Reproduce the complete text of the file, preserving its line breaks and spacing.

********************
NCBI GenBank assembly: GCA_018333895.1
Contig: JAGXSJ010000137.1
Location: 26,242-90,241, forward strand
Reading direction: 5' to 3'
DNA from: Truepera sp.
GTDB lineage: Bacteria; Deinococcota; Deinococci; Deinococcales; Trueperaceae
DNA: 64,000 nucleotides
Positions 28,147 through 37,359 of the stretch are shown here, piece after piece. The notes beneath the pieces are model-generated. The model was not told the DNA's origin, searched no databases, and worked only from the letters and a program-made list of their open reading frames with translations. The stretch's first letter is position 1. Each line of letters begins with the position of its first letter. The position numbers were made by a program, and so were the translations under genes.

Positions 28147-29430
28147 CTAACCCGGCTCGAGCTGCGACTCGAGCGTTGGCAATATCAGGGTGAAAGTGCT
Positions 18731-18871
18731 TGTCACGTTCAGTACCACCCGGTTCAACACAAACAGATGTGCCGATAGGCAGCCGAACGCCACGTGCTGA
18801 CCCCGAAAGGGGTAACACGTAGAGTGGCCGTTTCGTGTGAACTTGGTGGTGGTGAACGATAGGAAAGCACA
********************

NCBI GenBank assembly: GCA_018333895.1
Contig: JAGXSJ010000137.1
Location: 26,242-90,241, forward strand
Reading direction: 5' to 3'
DNA from: Truepera sp.
GTDB lineage: Bacteria; Deinococcota; Deinococci; Deinococcales; Trueperaceae
DNA: 64,000 nucleotides
Positions 28,147 through 37,359 of the stretch are shown here, piece after piece. The notes beneath the pieces are model-generated. The model was not told the DNA's origin, searched no databases, and worked only from the letters and a program-made list of their open reading frames with translations. The stretch's first letter is position 1. Each line of letters begins with the position of its first letter. The position numbers were made by a program, and so were the translations under genes.

Positions 28147-29430
28147 CTAACCCGGCTCGAGCTGCGACTCGAGCGTTGGCAATATCAGGGTGAAAGTGCT
Positions 18731-18871
18731 TGTCACGTTCAGTACCACCCGGTTCAACACAAACAGATGTGCCGATAGGCAGCCGAACGCCACGTGCTGA
18801 CCCCGAAAGGGGTAACACGTAGAGTGGCCGTTTCGTGTGAACTTGGTGGTGGTGAACGATAGGAAAGCACA